Why would working with the Vagus nerve turn on the Parasympathetic Nervous and good strong flow of tears?
In case you want to know, your parasympathetic nervous system is in charge of your heart respiration and relaxation response. It helps us to rest and digest, and to function as happy healthy, relaxed human beings when we want to and need it. Pretty nice.
Today’s lesson I had the opportunity to work with Liat focusing on her her Vagus Nerve through the whole lesson. We have been working from a few injuries in the past that whipped her neck a bit leaving her with her neck that would be much improved by stability in many healthy ways.
Our lesson today was “purely” a breathing lesson as the Feldenkrais Method® is well known for. Often, we hold our breath, therefore creating a cascade of holding throughout the whole body, and especially in hidden nooks and crannies where we might never expect, and therefore causing us angst and paining limitations. Imagine movement with holding your breath, not a good feeling, right?
I started by simply asking her to follow her breath from her chest to he upper belly. From her upper belly to her belly button area, and then to the very lowest part of her belly, right where a bathing suit line lies. While she followed her breathing, I helped guide her through the anatomy of the branches of the vagal nerve, from the base of her head to the bottom of her belly. Yes, that is how long this very amazing branching nerve travels.
She then placed one hand on the bottom of her belly and one hand on her chest to coordinate the breath connecting her breathing to both places. When this connected for her, Liat smiled and said, “Oh my goodness, my eyes are tearing a lot. Could it be from this?”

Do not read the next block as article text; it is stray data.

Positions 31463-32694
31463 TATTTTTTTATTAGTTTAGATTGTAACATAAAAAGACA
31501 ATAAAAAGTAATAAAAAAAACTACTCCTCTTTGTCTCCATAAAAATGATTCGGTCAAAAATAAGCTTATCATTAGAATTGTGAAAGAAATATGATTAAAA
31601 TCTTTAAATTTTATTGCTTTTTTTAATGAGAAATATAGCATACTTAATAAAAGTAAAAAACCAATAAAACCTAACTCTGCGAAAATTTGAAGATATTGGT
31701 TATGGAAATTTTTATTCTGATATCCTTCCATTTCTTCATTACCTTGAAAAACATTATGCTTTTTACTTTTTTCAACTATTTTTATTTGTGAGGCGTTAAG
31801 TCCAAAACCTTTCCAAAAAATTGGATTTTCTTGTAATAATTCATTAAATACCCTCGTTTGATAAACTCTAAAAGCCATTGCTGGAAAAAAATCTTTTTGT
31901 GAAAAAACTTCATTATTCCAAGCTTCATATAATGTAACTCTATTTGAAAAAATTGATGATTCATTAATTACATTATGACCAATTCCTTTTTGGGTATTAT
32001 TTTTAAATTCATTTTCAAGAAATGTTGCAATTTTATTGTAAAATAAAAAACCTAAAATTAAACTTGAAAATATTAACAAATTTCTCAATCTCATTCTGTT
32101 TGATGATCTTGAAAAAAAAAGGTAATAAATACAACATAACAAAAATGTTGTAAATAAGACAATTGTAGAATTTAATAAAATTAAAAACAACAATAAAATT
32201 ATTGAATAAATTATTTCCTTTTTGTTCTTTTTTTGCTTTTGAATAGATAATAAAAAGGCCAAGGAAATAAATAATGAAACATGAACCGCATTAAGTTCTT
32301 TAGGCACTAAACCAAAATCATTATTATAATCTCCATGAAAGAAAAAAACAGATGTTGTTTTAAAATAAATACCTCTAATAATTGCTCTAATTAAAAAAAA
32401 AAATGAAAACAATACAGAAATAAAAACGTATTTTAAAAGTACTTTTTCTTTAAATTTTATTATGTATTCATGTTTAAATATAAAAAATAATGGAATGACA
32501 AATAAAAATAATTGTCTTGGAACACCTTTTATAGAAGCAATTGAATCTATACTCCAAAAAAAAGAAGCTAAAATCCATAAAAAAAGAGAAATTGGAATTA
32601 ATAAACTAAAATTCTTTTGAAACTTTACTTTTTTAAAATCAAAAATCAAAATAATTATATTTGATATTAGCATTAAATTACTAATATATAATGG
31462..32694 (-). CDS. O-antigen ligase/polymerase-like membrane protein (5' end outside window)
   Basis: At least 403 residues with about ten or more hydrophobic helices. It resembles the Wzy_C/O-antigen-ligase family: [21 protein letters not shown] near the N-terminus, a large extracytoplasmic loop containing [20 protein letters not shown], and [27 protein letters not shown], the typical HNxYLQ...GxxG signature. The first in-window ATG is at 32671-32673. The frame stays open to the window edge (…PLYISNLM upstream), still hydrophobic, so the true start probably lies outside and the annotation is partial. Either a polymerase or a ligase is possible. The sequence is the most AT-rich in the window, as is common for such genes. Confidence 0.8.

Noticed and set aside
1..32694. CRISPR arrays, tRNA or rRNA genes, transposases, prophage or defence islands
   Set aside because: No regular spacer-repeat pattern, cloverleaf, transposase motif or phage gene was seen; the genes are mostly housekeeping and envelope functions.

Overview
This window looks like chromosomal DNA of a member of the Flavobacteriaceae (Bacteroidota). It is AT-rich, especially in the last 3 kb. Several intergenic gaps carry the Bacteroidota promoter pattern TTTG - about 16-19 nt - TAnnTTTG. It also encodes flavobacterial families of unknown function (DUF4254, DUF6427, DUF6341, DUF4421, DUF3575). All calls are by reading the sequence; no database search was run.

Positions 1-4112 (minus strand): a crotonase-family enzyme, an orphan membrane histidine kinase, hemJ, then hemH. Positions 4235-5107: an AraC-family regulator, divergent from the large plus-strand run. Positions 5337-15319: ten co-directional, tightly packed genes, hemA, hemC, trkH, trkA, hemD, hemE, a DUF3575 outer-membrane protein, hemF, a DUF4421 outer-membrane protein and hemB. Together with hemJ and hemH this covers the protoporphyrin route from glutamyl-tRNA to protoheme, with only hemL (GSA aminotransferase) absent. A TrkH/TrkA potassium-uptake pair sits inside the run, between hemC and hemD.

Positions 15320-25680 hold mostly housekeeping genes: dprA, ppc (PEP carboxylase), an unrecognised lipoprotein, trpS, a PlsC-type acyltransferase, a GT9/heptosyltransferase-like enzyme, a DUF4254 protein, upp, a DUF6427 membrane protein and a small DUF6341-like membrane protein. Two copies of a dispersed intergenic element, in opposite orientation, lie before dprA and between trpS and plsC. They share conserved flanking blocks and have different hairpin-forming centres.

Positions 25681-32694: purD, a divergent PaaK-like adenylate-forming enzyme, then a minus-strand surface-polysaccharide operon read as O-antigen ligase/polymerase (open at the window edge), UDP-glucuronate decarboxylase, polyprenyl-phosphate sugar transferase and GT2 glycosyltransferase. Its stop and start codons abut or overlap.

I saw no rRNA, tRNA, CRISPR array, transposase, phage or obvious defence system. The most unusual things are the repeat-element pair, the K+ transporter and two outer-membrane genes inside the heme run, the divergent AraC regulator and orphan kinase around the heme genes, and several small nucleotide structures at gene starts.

Yes, it is quite possible that this was no coincidence because we were stimulating the parasympathetic nervous system. The wonderful Vagus Nerve which is intrinsically a part of the parasympathetic system wanders to many places, even into the ear area. It travels to the heart and chest area and deeply innervates the diaphragm and to the belly, its organs and all the way to the floor of the pelvis.
But, if you recall, I have talked about how all or most of our systems are all interconnected. Nothing really works alone in a vacuum. Knowing a little anatomy and some physiology helps us understand this well in this case, because it can also stimulate surrounding nerves, too. And one of them which happens to be the Trigeminal Nerve which directly innervates the eyes and their lacrimal ducts. The lacrimal ducts are in the upper lid area in charge of tear production. Sometimes it can be quite simple like stimulating this long winding Vagus Nerve just through breathing. It in turn, can activate the parasympathetic nervous system and the surrounding nerves like the Trigeminal Nerve which can activate the tear flow through the tear ducts. And voila, flowing tears just though soft connected belly and chest breathing. Don’t you just love it?
Yes, it just goes to show you what happens Vagus doesn’t stay in Vagus.
And you can bet on that!
You can also read the post on the Trigeminal Nerve and eyes here.
warmly, Elinor Silverstein